Talk about fiscal irresponsibility...

Discuss :: (10 Comments)

SF Police Chief George Gascón named District Attorney

by: Brian Leubitz

Mon Jan 10, 2011 at 09:31:40 AM PST

As we wait to see what sort of pain the Governor's budget will bring, San Francisco made some news again yesterday.  Rather than appointing one of the political types that have been bandied about, Mayor/LG Newsom, always one for a bit of the dramatic, went for the unexpected by selecting SF Police Chief George Gascón.

Now, Gascón has been pretty popular in SF since he arrived about a year and a half ago, but his name was never really mentioned in connection with the DA gig.  There are a number of reasons for that.  While he did graduate from Western State University College of the Law, he has never really practiced law. Instead, he's been a full-time cop, moving up the ladder in the LAPD (and serving as the Chief of Mesa,AZ).

Now, while he may not have the trial experience of a Kamala Harris, it is clear that the DA of a county like SF rarely actually litigates cases anymore.  Rather, the job is more strategic, and that is what Harris excelled in.  And so it is no surprise that he chose to praise that ability of his predecessor:

At his swearing-in ceremony a few hours later, Gascón said he planned to continue many of Harris' programs.

There will be one distinct change, however. Unlike Harris, Gascón said he had no objection to seeking the death penalty in cases that warrant it.(SF Chronicle)

Of course, in a city like San Francisco, the death penalty is neither popular nor particularly easy to get.  Kamala Harris just didn't have a whole lot of opportunities to attempt to get the death penalty even had she wanted to, and Gascón is going to learn a bit about those feelings as he enters his new found career in San Francisco politics.

Speaking of those political issues, no word on whether this presents any changed circumstances for other announced candidates.  Current DA Administrator Paul Henderson and Boalt Hall criminal justice expert David Onek have already announced their candidacies. Former prosecutor Jim Hammer is also rumored to be interested.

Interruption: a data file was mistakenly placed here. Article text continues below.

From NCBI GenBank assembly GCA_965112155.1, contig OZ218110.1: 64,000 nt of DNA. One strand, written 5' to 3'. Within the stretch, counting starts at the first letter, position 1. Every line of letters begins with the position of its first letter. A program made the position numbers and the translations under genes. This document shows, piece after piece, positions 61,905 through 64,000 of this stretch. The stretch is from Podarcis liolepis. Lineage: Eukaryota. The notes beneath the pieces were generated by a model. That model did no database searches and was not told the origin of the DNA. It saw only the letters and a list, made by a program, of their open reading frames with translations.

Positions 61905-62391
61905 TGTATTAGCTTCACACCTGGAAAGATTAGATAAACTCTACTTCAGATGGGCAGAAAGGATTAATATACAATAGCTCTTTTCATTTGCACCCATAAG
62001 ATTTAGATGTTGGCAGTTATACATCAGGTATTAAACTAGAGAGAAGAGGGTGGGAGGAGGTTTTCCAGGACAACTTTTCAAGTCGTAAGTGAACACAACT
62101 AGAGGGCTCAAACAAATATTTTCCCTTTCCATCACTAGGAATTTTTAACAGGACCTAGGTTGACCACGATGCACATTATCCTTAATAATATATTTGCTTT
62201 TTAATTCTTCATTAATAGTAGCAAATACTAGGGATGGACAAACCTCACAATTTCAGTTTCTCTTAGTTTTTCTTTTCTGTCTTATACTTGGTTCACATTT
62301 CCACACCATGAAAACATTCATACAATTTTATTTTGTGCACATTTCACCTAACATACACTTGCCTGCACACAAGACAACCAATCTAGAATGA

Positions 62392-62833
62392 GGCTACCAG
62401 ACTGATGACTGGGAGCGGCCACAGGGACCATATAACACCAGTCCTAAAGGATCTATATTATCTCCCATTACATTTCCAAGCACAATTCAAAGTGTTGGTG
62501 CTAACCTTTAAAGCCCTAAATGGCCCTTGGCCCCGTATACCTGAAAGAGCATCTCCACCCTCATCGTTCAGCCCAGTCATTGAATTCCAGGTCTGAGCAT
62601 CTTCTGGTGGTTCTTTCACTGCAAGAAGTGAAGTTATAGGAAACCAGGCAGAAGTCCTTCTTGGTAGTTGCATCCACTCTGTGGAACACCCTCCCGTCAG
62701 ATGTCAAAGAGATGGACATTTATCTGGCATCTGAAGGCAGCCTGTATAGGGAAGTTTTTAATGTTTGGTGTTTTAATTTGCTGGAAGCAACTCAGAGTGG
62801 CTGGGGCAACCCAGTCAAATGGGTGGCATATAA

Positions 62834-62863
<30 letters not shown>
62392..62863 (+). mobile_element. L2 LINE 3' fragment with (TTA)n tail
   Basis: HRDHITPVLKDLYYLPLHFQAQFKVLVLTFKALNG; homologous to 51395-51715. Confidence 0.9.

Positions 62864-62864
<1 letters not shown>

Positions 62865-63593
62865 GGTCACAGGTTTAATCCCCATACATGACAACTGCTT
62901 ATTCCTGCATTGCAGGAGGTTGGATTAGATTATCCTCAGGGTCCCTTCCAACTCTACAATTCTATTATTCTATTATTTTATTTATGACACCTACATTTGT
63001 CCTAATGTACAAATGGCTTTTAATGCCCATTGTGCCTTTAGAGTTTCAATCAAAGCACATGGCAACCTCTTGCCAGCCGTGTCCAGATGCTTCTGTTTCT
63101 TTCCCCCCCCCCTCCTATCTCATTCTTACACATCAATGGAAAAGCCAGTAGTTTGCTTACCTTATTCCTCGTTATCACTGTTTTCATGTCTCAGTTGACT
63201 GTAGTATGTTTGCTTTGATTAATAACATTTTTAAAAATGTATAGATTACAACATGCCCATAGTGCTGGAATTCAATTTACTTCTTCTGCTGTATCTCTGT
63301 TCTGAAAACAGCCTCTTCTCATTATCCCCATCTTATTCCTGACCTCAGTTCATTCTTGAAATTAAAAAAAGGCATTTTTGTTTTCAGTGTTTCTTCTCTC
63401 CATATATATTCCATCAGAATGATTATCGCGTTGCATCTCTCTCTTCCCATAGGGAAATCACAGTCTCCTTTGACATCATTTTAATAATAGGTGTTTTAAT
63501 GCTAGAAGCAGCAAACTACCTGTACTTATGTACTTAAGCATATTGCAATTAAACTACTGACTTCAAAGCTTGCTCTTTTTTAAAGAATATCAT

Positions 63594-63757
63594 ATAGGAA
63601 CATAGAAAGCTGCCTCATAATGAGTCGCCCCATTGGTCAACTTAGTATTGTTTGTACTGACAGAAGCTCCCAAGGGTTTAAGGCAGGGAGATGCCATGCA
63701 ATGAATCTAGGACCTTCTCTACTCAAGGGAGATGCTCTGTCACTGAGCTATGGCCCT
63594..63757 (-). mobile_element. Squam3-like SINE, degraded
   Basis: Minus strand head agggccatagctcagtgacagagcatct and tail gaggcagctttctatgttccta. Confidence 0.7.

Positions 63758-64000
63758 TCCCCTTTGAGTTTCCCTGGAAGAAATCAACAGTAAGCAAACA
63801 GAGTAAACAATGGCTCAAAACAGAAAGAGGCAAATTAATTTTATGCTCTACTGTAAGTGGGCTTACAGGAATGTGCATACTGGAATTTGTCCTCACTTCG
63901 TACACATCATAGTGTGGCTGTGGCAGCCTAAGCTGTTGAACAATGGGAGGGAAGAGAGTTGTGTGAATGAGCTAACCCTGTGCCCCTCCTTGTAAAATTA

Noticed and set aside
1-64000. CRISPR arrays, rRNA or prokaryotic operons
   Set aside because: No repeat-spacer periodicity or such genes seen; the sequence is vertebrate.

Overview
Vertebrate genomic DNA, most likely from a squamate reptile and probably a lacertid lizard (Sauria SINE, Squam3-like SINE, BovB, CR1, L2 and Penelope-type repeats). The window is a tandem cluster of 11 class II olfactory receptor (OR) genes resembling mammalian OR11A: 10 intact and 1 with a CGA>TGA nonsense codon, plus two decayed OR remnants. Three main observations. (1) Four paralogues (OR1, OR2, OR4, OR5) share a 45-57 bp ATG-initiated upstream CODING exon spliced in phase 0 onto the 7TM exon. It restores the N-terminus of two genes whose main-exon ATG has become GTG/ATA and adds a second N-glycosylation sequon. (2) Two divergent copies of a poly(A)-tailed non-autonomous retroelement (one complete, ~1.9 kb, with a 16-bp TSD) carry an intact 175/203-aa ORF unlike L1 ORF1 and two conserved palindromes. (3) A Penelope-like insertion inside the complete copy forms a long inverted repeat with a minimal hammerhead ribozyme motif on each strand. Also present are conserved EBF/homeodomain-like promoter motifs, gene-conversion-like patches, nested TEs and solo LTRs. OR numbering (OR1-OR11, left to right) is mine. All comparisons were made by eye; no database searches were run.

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Inauguration Day

by: Brian Leubitz

Mon Jan 03, 2011 at 07:33:27 AM PST

I'm heading up to Sacramento today to see the inauguration of Attorney General Kamala Harris. Working on the campaign for well over a year, it is the culmination of a lot of hard work. Truthfully, at some level, it hasn't really sunk in, so this will be a somewhat dramatic experience.  However, I know she will do an absolutely amazing job for the State of California.

But, you know, there are other things going on today as well.  The changing of the guard from the worst governor ever back to the more competent Jerry Brown will be a huge positive for the state, and perhaps we can start to recover from the shock doctrining of our Schwarzenegger years.  

The rest of the Democratic slate, save Gavin Newsom, will also be inaugurated today. So, that means Tom Torlakson, Bill Lockyer, John Chiang, Dave Jones, Debra Bowen and the above mentioned Kamala Harris will also be inaugurated. And with Dave Jones joining John Chiang, we get our second Carl Sandburg High School (Orland Park, IL) alum in statewide office.  What are the odds?

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Gavin to Take His Time in San Francisco

by: Brian Leubitz

Sat Jan 01, 2011 at 18:53:06 PM PST

I'll admit, San Francisco is a pretty hard city to leave.  On several occasions, I've made the decision to stay in town.  Yet, then again, I didn't run for statewide office, while Gavin Newsom did.  However, while all of the other statewide officers are being sworn in on Monday, he is going to wait until he's good and ready:

Mayor Gavin Newsom left Tuesday morning with wife Jennifer and daughter Montana to Los Cabos, Mexico, and will return from vacation Saturday. But he won't spend the weekend packing up for Sacramento - looks like he'll be here well beyond his lieutenant governor's Monday start date.

"He's going to leave at some point," assured Newsom's spokesman, Tony Winnicker. "He will assume the office of lieutenant governor in January."

Of course, there's the big reason that he wants the new Board of Supervisors, to be sworn in Jan. 8, to pick his replacement. But there are also a lot of loose ends to tie up - and Newsom, busy burnishing his legacy, wants full credit. {SF Gate)

Of course, some of those loose ends are in fact something of a big deal.  However, I leave up to your judgment on whether it is a good idea or not to just cool your heels, and let the state linger.  To me, it seems a bit bizarre. After all, he fought for the past couple of years to get out of SF for Sacramento, but now he can't seem to quit us.

As an aside, but the CW has the Mayor's race down to Board President David Chiu and SFPUC General Manager Ed Harrington at this point. I'm not entirely convinced that this delay really changes the calculus all that much, but there will likely be some machinations that could end up suprising the entire political community in San Francisco.  Perhaps, Mayor Newsom has some play left up his sleeve worthy of the Triple Play.